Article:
I've been looking to this one...it's gotten some pretty good words on a few shooter boards. At least, with regards to seeing .223 at up to 200 yards (depending on weather conditions).

$199 gets you a Coleman 20-60, 80mm with 45 degree eyepiece, soft carry bag, tripod, and hard carry case.
Link Posted: 12/23/2002 6:28:48 AM EDT
Assuming the optics are half-way decent, it is the objective diameter that is most important.  Get an 80mm, like the Coleman above.  I use a Nikon 20-60x80.  Kinda pricey at about $500, but it's a great scope.
Link Posted: 12/23/2002 8:56:27 AM EDT
[Last Edit: 12/23/2002 8:59:53 AM EDT by AeroE]
Just about anything will work at 100 yards, even a rifle scope mounted to a block of wood and clamped to the bench.

.22 holes in a black bullseye are very hard to see at 200 yards with any spotting scope, unless the light is just right.  One method that helps - lay a white sheet on the ground in front of the target to reflect light onto the target face.  Some folks have put a white board hung at an angle on the back of the target board in an attempt to reflect light back through the bullet holes - sometimes it works.

.30 caliber holes are fairly easy to spot at 200 yards in black bullseyes unless the sky gets too dark.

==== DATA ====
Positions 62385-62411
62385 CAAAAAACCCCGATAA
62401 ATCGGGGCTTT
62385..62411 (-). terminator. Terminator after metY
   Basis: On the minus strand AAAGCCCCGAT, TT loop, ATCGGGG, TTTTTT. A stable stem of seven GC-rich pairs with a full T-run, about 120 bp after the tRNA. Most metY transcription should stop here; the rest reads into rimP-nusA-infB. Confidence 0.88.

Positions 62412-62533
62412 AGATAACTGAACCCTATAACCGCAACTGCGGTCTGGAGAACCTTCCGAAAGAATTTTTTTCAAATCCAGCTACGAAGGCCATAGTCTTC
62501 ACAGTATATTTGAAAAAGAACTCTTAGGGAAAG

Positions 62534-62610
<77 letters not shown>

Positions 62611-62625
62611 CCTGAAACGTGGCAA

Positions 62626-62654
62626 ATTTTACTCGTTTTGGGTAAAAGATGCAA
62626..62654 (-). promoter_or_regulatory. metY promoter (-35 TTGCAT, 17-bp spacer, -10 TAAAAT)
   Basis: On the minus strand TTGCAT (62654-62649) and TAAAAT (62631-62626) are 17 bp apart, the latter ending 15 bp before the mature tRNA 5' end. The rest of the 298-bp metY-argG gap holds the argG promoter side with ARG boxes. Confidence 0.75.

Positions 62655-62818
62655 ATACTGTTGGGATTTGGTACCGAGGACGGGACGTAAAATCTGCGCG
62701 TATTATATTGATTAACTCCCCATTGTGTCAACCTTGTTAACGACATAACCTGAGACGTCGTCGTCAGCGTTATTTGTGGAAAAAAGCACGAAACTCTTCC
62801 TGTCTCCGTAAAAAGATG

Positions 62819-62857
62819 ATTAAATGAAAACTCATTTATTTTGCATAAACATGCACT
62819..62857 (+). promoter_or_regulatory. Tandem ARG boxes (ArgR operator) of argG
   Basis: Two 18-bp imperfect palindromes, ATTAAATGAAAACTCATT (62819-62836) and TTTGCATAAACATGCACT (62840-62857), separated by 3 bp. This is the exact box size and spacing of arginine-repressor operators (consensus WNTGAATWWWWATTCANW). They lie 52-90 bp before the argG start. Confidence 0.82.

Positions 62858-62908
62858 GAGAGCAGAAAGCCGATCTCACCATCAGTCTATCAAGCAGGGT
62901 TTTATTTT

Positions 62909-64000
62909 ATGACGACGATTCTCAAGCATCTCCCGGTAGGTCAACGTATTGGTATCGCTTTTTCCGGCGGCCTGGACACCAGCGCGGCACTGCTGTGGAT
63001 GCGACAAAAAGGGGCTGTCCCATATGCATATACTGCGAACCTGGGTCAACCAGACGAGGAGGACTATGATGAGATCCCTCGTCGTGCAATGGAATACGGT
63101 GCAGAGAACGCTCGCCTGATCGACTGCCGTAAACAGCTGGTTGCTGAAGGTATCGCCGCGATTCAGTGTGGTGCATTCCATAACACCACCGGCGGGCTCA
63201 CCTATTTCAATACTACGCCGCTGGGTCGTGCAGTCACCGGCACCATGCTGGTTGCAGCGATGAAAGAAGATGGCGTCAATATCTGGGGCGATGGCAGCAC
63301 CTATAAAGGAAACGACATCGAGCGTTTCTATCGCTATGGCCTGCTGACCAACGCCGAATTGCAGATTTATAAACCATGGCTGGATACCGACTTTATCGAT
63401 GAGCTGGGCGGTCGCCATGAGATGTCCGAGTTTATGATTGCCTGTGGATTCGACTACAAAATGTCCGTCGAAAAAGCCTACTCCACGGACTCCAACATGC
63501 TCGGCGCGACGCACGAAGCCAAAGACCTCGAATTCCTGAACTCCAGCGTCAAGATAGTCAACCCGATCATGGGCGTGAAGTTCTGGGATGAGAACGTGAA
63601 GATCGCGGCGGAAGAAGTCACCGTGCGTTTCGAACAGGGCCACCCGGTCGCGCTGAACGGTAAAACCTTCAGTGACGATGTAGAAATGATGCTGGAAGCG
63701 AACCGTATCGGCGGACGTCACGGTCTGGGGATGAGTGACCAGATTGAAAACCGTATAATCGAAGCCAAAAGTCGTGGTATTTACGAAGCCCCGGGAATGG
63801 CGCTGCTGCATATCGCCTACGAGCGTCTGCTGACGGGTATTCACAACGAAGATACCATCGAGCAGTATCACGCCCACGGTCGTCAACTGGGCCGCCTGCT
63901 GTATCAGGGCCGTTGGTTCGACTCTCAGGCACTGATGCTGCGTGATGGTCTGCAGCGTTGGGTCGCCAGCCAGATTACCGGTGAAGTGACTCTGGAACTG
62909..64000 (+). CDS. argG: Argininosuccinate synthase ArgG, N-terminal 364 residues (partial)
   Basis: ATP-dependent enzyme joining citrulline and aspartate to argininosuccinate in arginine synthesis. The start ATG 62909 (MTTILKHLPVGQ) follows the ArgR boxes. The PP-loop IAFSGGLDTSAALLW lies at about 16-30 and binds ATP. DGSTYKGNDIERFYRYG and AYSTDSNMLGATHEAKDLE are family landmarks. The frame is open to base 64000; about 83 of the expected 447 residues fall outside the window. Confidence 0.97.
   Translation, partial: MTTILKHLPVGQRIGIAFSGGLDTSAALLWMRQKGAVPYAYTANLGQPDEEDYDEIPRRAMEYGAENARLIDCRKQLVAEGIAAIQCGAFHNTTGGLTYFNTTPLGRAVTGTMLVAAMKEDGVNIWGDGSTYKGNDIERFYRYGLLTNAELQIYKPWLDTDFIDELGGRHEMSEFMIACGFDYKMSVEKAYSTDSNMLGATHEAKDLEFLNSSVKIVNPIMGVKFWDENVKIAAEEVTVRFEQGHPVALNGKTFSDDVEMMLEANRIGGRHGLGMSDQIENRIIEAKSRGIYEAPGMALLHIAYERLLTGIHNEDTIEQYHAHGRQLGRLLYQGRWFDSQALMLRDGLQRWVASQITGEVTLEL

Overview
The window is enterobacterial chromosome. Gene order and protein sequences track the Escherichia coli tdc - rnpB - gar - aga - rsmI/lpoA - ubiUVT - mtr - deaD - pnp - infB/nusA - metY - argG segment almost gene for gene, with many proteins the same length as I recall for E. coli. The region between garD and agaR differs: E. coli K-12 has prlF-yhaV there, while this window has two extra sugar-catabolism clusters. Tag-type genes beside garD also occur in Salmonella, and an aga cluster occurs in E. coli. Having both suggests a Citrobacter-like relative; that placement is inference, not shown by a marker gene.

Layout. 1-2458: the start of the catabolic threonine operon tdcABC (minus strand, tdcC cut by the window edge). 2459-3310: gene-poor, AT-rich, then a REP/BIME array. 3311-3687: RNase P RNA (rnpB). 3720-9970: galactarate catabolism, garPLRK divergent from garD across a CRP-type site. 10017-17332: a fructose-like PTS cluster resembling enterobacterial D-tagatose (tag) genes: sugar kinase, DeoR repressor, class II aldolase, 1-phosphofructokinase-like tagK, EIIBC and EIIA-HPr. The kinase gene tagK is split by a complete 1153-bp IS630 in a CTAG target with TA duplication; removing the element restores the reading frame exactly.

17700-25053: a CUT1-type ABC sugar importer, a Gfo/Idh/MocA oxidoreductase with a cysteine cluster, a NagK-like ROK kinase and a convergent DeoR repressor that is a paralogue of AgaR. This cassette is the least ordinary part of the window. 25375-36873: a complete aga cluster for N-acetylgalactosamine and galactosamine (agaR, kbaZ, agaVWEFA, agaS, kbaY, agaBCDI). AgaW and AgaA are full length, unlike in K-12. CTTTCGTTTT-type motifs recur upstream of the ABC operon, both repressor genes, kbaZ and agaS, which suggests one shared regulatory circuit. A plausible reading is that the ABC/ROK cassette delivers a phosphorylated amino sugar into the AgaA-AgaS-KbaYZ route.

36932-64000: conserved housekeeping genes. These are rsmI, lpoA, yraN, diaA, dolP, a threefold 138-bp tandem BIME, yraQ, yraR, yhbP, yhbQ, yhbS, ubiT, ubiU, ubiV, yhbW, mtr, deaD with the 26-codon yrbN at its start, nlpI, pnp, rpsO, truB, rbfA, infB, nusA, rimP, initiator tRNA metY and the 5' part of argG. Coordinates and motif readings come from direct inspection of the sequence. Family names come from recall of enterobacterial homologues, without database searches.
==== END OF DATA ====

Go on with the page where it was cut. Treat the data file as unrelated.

If I am shooting with a scope at 200 or 300 yards I use targets with low contrast aiming points; either store bought with orange, or targets I designed on the computer with blue, orange, or turquoise aiming points.  Low contrast targets with small aiming points allow .22 bullets to be seen easily at 300 yards since the target is mostly white.  Low contrast targets of about any size are useless with iron sights beyond 100 yards, and they pretty well suck at 100.

For a budget scope, check out the 60 mm scope Champion's Choice sells for $210. Eyepieces are available from 22X to 60X for $50.  They don't have a web site, call 615-793-4066 to ask for a catalog.

If you buy a 60mm Kowa, you will probably be very happy - the buyers remorse won't last long, especially if you take a look through someone else's scope after you get yours.

If you wear glasses do yourself a favor and get a scope with a long eye relief eyepiece, one that specs at about an inch.  The only eyepiece I have ever looked through that is truly LER is the Kowa.  I owned a Bushnell Spacemaster with variable magnification eyepiece that was advertised as LER, but it's not by a long stretch.  The look through variables is too compromised to add LER.

Jim Owens' prices are as good as any, and his service is first class.  Occasionally he has used scopes.
Link Posted: 12/25/2002 8:31:49 PM EDT
Damn, the wife just gave me a Kowa TS-612 spotting scope for Christmas with a 20-60X occular, and holy shit is this thing awesome.  I mean, clear, crisp image.  Small and lightweight.  I'm just kinda flabbergasted.  Hope to get to the range this weekend.  This is one SWEET piece of kit.
Link Posted: 1/1/2003 9:51:50 AM EDT